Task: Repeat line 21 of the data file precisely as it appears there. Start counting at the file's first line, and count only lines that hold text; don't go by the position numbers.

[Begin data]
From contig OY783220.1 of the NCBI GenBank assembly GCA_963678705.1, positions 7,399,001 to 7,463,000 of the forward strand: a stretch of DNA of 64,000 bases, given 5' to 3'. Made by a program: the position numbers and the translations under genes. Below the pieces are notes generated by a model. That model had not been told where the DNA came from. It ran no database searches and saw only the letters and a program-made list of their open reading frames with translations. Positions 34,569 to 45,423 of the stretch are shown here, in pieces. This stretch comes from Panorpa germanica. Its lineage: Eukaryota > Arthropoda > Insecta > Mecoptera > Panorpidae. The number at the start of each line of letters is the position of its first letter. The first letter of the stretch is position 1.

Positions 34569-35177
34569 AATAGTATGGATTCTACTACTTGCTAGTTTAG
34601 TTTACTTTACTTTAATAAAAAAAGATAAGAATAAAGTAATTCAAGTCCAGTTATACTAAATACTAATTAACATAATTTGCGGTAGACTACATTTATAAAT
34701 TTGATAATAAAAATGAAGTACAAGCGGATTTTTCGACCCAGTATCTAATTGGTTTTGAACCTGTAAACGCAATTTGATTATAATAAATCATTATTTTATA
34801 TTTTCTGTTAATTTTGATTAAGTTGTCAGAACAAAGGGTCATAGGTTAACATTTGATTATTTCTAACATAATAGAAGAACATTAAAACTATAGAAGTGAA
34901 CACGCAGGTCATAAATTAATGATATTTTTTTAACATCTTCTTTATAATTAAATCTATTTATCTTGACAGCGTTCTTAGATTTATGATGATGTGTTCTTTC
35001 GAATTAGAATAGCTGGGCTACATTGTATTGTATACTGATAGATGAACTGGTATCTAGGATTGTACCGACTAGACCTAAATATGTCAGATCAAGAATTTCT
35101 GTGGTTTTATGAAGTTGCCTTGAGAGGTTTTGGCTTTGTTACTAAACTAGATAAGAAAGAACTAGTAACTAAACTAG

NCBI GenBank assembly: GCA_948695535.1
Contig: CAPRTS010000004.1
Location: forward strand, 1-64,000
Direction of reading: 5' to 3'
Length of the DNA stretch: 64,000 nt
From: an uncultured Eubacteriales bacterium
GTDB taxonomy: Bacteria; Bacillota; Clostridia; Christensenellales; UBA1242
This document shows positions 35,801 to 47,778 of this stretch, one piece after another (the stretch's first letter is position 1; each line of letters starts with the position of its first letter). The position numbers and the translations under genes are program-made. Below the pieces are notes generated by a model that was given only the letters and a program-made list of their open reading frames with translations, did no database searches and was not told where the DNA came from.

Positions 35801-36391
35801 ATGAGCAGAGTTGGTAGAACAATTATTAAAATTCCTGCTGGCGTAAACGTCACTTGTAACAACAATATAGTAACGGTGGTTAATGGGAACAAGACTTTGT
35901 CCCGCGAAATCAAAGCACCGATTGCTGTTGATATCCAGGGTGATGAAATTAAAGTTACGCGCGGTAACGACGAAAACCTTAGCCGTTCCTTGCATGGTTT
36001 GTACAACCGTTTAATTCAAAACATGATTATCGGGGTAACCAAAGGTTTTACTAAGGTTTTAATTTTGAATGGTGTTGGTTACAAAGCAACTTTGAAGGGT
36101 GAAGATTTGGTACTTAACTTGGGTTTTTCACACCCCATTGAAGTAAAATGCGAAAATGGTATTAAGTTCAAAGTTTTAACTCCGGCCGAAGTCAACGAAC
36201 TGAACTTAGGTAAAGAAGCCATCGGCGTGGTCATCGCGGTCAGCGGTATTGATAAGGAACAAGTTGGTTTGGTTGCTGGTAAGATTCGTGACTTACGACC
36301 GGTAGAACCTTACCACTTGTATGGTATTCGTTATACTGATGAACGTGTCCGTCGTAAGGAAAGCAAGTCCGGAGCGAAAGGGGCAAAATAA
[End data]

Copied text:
36001 GTACAACCGTTTAATTCAAAACATGATTATCGGGGTAACCAAAGGTTTTACTAAGGTTTTAATTTTGAATGGTGTTGGTTACAAAGCAACTTTGAAGGGT